The data processing used for NMR is much more involved than for most other types of spectroscopy. In many organic chemistry courses all students see are carefully processed NMR data with excellent S/N, perfectly phased, with ideal integration and no solvent peaks. Many textbooks even label the carbon spectra with the number of attached protons. After seeing NMR spectra like this, many students are surprised by real data when they go to the laboratory. Getting a well phased spectrum with useful integration can require a considerable amount of time. For students to spend the time doing this, they need access NMR data processing software.

MESTRE-C

This is a full featured NMR data processing package. For a novice student, all the processing can be done using automated routines to phase, integrate, and pick peaks. The automatic phase, integration and peak picking routines do an excllent job processing routine data. For the expert user the program includes every processing option I have ever used with 1D and 2D NMR. The program also includes an FTP client, so that students can access data from an FTP server and it imports most spectrometer data files. Best of all it is free.

Biorad KnowItAll

This program is a suite of products for processing and interpreting spectral data. Biorad has a free academic version that has many useful features. Included in the academic version is an NMR data processing package. It is not as full featured as MESTRE-C or the commercial packages described below. It includes automated routines that beginners will find very useful, but it does not include more advanced features that advanced users will need. It will import data from a variety of spectrometers, but the list is not as long as for Nuts or MESTRE-C. One of the nicest features of this software is that it is designed as a suite of applications so students can easily add structures and annotate their spectra when writing reports.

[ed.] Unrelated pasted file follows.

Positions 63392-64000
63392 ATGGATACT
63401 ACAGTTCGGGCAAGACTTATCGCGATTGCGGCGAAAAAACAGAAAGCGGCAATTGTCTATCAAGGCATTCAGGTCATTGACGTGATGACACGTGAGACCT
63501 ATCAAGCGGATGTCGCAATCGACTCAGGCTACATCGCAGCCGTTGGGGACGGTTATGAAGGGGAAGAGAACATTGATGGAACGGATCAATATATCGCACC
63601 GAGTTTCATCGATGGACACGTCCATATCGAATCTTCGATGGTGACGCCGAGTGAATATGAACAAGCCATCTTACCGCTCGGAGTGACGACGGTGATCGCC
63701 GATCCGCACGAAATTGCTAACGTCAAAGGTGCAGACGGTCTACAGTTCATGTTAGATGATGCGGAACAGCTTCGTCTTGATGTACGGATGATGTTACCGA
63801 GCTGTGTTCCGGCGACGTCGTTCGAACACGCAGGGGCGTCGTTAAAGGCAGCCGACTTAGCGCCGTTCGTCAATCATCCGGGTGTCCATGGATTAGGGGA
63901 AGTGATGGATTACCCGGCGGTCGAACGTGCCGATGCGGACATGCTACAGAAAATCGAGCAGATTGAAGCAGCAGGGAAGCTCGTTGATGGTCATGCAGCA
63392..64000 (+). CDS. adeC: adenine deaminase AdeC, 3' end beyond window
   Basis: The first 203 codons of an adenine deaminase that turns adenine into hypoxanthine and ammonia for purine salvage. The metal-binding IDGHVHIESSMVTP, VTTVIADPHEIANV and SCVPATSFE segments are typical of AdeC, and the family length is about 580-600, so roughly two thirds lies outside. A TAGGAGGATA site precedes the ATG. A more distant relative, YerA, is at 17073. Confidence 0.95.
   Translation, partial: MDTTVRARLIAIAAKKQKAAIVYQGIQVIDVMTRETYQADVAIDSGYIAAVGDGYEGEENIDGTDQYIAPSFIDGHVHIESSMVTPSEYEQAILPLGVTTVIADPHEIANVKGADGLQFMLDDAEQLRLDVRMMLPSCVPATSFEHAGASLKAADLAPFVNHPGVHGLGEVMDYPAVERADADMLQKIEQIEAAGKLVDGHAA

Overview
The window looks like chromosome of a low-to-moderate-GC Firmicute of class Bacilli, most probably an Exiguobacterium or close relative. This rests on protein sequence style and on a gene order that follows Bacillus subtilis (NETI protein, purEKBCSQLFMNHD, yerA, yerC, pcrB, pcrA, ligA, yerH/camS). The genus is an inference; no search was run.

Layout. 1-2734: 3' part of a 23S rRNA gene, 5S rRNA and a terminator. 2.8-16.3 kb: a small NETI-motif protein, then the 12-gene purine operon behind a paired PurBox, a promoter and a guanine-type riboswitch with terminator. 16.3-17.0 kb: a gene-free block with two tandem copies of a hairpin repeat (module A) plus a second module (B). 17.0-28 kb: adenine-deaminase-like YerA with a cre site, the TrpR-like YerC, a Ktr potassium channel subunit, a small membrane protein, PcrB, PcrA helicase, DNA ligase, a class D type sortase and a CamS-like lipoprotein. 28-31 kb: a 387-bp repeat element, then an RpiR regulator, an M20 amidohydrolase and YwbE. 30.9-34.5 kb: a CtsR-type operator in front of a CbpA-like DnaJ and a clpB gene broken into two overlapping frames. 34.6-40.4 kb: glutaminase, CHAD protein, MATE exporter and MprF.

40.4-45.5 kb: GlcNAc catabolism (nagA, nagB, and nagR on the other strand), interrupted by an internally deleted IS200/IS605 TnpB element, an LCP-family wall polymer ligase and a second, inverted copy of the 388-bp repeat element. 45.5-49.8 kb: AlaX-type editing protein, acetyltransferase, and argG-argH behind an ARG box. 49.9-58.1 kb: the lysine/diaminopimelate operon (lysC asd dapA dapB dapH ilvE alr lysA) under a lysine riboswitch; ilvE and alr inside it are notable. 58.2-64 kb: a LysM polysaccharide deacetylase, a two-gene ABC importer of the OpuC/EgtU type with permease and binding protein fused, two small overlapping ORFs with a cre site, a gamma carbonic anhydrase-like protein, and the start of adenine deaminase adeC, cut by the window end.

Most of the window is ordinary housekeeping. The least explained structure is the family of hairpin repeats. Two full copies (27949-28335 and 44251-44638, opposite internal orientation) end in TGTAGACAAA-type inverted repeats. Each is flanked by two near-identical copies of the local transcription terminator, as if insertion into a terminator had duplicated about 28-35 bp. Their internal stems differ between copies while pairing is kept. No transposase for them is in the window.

Nuts

This is a full featured NMR data processing package. It includes all processing techniqes and can import data from almost any spectrometer. It includes robust automatic processing routines for beginners. It is easy to program macros to further automate processing. It will do anything that an expert user needs for processing data. It includes a command line interface that makes processing very fast if you know the two letter commands (very similar to processing on an older Bruker instrument). It is available in several different versions including: a 30 day trial version, a lite version for routine 1D processing, a full version, a 2D version, and an array processing version.

ACD Specmanager

. This program is part of a full featured suite of data processing and analysis packages. The NMR data processing package is full featured and very easy to use. Since it is part of a software suite it is easy to add chemical structures, annotate spectra, and create reports. Other parts of the software suite will calculate chemical shifts, search spectral libraries, and can even elucidate the structure of an unknown from the spectral data. Advanced Chemistry Development, Inc. (ACD/Labs) used to have a free spectral viewer, but that product has been discontinued. The one downside to this software is that it is very expensive.


Interpretation

If money is not a consideration, there are some fantastic software packages to help users go from raw spectral data to a fully interpreted structure. ACD/Labs, Biorad, Bruker, and ThermoGalactic have great software for predicting NMR chemical shifts, correlating IR spectra, predicting MS fragmentation, and searching spectral databases. The problem with these programs is that they are usually VERY expensive. It is worthwhile to watch for special academic or student versions of these programs. They often have lots of useful features at a much lower price. Below are some free software packages that students will find useful when interpreting spectra.